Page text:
Saturday, June 24, 2006

Our bad - our most common infractions

These are the most common infractions that occur in our league (penalties as defined in the 2009-2010 NHL rule book):

Cross-checking (Rule 59)
The action of using the shaft of the stick between the two hands to forcefully check an opponent. (This is rare in our league, but does happen occasionally; the perpetrator usually claims there was none, while the recipient is rubbing his back or chest).

Holding (Rule 54)
Holding – Any action by a player or goalkeeper that retards the progress of an opposing player whether or not he is in possession of the puck.

54.2 Minor Penalty - A minor penalty shall be imposed on a player or goalkeeper who holds an opponent by using his hands, arms or legs.

A player or goalkeeper is permitted to use his arm in a strength move, by blocking his opponent, provided he has body position and is not using his hands in a holding manner, when doing so.

A player or goalkeeper is not permitted to hold an opponent’s stick. A minor penalty shall be assessed to a player or goalkeeper who holds an opponent’s stick (assessed and announced as “holding the stick”).

A player is permitted to protect himself by defending against an opponent’s stick. He must immediately release the stick and allow the player to resume normal play.

Hooking (Rule 55)
Hooking is the act of using the stick in a manner that enables a player or goalkeeper to restrain an opponent.

When a player is checking another in such a way that there is only stick-to-stick contact, such action is not to be penalized as hooking.

55.2 Minor Penalty - A minor penalty shall be imposed on a player or goalkeeper who impedes the progress of an opponent by “hooking” with his stick. A minor penalty for hooking shall be assessed to any player or goalkeeper who uses the shaft of the stick above the upper hand to hold or hook an opponent.

Interference (Rule 56)
56.1 Interference - A strict standard on acts of interference must be adhered to in all areas of the rink.

Body Position: Body position shall be determined as the player skating in front of or beside his opponent, traveling in the same direction. A player who is behind an opponent, who does not have the puck, may not use his stick, body or free hand in order to restrain his opponent, but must skate in order to gain or reestablish his proper position in order to make a check.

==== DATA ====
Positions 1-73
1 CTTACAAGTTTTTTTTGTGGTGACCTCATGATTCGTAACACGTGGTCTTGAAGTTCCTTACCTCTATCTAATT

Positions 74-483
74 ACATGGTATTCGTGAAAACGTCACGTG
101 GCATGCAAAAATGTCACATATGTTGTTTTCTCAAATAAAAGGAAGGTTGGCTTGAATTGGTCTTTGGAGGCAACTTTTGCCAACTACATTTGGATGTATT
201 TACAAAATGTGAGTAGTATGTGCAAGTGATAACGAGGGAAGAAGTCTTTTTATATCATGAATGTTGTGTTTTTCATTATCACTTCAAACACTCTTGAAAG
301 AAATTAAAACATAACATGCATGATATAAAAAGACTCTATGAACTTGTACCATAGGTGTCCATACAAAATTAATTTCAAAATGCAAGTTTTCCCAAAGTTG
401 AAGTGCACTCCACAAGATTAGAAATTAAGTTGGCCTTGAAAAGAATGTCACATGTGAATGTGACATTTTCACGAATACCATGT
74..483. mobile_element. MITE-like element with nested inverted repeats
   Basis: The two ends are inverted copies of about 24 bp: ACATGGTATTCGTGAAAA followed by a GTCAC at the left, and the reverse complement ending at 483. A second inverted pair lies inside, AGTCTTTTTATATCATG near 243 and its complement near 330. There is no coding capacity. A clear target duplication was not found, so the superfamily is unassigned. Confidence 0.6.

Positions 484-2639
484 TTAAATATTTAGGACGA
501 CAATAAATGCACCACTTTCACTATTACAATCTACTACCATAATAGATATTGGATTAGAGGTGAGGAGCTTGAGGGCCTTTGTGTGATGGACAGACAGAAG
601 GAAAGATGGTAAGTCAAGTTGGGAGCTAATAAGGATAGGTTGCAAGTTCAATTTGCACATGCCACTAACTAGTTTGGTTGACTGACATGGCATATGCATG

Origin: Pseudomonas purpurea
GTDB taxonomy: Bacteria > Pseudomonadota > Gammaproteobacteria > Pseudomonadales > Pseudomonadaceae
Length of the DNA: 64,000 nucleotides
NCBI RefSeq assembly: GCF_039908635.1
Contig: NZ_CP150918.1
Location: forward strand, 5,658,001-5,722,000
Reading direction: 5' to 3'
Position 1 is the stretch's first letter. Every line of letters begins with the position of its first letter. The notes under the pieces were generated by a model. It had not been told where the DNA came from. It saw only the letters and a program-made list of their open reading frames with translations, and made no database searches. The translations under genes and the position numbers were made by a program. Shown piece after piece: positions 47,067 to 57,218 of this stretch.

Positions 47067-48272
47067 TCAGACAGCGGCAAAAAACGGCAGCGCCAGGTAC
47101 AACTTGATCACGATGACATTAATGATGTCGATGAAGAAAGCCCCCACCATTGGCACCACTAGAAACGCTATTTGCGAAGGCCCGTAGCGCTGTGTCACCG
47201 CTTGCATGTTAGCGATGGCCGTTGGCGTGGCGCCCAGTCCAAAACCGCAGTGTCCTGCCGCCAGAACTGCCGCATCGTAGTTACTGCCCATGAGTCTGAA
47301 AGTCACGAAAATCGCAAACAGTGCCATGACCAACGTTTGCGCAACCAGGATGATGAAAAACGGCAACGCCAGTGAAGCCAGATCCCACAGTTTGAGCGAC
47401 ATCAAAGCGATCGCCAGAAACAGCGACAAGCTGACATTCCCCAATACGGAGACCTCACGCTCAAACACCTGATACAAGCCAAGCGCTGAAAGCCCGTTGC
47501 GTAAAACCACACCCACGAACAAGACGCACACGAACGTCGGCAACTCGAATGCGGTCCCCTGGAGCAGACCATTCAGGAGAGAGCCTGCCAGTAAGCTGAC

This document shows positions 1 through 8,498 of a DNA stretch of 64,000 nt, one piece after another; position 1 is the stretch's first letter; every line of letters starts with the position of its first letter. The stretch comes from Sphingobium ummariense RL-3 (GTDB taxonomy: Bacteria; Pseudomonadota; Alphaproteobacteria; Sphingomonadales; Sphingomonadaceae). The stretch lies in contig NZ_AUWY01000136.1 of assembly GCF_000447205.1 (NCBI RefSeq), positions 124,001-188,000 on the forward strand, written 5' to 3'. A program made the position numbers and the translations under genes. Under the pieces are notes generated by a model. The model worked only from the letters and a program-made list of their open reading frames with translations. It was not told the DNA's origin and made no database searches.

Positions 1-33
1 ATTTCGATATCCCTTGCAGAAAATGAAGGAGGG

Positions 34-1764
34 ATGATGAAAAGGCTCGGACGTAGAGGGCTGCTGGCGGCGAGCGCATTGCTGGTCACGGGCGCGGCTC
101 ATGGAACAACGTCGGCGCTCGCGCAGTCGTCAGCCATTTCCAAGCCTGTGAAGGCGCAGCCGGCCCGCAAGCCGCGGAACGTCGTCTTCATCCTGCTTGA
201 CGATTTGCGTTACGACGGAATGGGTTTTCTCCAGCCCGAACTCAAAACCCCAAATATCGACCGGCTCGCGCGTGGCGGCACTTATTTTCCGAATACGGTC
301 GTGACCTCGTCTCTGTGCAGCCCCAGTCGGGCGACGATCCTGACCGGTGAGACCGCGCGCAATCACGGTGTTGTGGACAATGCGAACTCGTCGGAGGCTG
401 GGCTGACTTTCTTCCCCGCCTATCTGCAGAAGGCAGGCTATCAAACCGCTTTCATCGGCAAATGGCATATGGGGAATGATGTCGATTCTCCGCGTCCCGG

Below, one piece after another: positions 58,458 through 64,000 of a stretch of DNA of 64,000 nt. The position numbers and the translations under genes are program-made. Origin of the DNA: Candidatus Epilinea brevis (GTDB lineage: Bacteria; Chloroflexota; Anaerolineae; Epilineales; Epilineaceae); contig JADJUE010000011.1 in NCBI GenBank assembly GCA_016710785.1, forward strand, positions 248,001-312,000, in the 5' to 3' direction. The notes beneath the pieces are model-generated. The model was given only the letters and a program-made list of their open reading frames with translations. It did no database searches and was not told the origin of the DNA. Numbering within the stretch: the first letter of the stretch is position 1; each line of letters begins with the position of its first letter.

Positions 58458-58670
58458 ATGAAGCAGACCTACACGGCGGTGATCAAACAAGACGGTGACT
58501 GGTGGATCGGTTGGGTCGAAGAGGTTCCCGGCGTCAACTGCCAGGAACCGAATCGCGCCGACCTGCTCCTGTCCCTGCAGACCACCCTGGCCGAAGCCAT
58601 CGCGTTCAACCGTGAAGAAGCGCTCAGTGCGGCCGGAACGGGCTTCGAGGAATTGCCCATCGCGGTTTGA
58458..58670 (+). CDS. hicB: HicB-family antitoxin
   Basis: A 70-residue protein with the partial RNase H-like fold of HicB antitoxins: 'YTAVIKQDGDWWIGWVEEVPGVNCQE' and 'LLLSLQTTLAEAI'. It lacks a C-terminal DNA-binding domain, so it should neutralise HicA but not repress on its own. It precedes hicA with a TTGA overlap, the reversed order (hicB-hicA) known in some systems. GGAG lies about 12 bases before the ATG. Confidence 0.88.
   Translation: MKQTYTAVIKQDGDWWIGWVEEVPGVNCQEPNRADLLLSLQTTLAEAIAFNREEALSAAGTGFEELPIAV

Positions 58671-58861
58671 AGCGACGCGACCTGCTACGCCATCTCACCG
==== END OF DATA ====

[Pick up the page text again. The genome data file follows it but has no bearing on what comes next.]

A player is allowed the ice he is standing on (body position) and is not required to move in order to let an opponent proceed. A player may “block” the path of an opponent provided he is in front of his opponent and moving in the same direction. Moving laterally and without establishing body position, then making contact with the non-puck carrier is not permitted and will be penalized as interference. A player is always entitled to use his body position to lengthen an opponent’s path to the puck, provided his stick is not utilized (to make himself “bigger” and therefore considerably lengthening the distance his opponent must travel to get where he is going); his free hand is not used and he does not take advantage of his body position to deliver an otherwise illegal check.

Possession of the Puck:

The last player to touch the puck, other than the goalkeeper, shall be considered the player in possession. The player deemed in possession of the puck may be checked legally, provided the check is rendered immediately following his loss of possession.

Tripping (Rule 57)
A player or goalkeeper shall not place the stick, knee, foot, arm, hand or elbow in such a manner that causes his opponent to trip or fall.

Accidental trips which occur simultaneously with a completed play will not be penalized. Accidental trips occurring simultaneously with or after a stoppage of play will not be penalized.

If, in the opinion of the Referee, a player makes contact with the puck first and subsequently trips the opponent in so doing, no penalty shall be assessed.

Slashing (Rule 61)
Slashing is the act of a player or goalkeeper swinging his stick at an opponent, whether contact is made or not. Non-aggressive stick contact to the pant or front of the shin pads, should not be penalized as slashing. Any forceful or powerful chop with the stick on an opponent’s body, the opponent’s stick, or on or near the opponent’s hands that, in the judgment of the Referee, is not an attempt to play the puck, shall be penalized as slashing.

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